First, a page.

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Trucking Industry

Florida in Tomorrow's Sun


One of Florida's chief bulwarks is the trucking industry, which has been developed in many parts of the state on a colossal scale. Producing at a time when no other section can, Florida is destined to become the great truck-producing state of the Union. Not only are her soils and climate peculiarly adapted to the growing of garden produce, but she has that greatest of all assets, a constant supply of artesian water, it being possible to sink a well at a depth of from ten to three hundred feet almost anywhere in the state. Already Florida leads all of the states in the production of winter truck. Last year she sent North in solid vegetable trains and by express: Ten thousand cars of tomatoes; 8,O00 cars of celery; 4,500 cars of potatoes; 4,250 cars of cabbage; 2,000 cars of lettuce; 1,500 cars of cucumbers; 1,600 cars of peppers, and 5,000 cars of mixed vegetables, the approximate value of these products being about $17,000,000.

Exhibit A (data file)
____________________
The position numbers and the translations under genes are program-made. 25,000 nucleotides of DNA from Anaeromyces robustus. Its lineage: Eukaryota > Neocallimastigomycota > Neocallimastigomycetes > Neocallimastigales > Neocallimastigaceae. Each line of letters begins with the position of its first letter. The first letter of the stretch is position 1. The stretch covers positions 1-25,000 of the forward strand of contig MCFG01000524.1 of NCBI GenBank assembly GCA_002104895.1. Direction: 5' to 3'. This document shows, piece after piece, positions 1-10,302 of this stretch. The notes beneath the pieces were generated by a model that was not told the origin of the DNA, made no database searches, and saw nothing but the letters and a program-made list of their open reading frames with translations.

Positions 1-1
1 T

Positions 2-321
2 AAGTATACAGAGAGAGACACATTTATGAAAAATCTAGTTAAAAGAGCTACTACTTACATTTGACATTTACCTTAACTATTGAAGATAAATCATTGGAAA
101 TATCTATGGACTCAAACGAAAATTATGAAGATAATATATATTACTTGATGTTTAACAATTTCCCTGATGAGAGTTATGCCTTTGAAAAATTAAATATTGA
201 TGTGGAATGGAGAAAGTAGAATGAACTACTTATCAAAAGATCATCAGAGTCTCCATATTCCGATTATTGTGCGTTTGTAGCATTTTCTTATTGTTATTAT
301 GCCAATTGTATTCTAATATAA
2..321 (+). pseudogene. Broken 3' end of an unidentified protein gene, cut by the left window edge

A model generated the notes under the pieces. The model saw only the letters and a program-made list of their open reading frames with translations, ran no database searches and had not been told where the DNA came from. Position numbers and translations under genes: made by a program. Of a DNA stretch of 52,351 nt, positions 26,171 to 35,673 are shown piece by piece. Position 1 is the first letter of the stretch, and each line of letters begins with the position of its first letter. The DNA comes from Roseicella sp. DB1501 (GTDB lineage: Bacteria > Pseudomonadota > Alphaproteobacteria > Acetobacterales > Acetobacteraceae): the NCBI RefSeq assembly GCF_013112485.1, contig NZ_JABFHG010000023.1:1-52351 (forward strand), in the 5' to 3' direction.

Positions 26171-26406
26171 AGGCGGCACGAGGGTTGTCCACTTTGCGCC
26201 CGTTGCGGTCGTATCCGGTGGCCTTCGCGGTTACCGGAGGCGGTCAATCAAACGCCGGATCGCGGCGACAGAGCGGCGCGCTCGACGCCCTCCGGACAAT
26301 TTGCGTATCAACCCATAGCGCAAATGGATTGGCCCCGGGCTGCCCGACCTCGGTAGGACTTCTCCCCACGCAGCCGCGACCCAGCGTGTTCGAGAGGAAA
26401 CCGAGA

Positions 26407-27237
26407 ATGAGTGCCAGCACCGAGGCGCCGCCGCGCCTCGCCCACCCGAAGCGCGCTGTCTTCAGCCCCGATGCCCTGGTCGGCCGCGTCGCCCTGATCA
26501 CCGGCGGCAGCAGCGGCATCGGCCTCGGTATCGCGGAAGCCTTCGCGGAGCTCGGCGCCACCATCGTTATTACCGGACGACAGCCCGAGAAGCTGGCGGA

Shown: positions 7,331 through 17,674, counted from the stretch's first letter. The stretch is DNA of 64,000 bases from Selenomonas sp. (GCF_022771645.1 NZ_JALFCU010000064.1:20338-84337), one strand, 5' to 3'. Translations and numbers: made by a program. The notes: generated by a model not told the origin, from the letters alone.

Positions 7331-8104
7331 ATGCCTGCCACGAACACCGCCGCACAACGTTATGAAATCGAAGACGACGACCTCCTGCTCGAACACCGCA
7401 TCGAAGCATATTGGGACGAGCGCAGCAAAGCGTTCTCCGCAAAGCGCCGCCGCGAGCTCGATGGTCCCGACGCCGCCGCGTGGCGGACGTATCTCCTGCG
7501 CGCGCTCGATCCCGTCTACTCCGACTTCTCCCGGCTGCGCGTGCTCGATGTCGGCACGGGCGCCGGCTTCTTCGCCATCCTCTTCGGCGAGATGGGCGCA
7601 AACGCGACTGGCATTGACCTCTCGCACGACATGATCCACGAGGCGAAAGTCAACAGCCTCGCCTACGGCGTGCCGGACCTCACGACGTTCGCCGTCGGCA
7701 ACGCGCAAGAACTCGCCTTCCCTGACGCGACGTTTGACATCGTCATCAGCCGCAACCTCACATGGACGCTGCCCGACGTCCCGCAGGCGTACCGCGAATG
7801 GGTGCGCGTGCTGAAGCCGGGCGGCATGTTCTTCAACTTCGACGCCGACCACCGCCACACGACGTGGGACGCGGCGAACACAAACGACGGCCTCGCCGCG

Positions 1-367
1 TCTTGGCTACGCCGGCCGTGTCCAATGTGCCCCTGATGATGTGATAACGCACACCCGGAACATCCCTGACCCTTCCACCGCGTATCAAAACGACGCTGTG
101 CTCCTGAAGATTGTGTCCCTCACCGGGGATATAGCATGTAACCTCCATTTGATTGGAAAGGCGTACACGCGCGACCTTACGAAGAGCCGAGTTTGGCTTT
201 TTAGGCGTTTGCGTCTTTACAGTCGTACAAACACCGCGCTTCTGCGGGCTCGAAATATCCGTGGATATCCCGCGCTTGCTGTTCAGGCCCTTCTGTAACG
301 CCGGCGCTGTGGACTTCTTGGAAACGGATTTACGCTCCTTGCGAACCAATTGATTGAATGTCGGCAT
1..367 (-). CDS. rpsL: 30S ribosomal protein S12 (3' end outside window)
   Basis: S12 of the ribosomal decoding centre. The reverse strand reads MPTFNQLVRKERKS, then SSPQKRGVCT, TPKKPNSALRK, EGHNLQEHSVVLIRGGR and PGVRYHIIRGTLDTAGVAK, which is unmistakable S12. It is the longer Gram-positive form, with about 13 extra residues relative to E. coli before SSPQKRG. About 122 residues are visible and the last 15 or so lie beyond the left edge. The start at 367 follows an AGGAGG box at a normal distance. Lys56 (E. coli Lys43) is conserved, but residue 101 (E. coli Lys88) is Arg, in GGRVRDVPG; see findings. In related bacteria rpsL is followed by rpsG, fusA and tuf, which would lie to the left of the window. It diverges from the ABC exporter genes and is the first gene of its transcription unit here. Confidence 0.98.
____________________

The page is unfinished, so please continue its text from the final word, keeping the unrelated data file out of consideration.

In many sections of Florida intensive farming has been developed very highly in some particular phase. Sanford, in Seminole County, although raising lettuce and other produce, has specialized in celery, as has Manatee County, on the Gulf. The Hastings District, in St. John's County, has become famous for its potatoes; Dade and Marion Counties for their tomatoes; Hardee. Sumter, and Orange for their cucumbers; Orange and Seminole for their lettuce; Polk for its cabbage, and Lee for its peppers and eggplants.

One of the advantages of trucking in Florida is the ability to raise by rotation three or four crops a year. Celery can be followed by tomatoes, and tomatoes by cabbage, cabbage by corn, and corn by peanuts, cowpeas, velvet beans, or some other legume.

Excerpt from: Agassiz, Garnault. "Florida in Tomorrow's Sun."
Suniland, Nov. 1925, Vol.3, No.2., Pgs. 37-45; 88-94; 113-133


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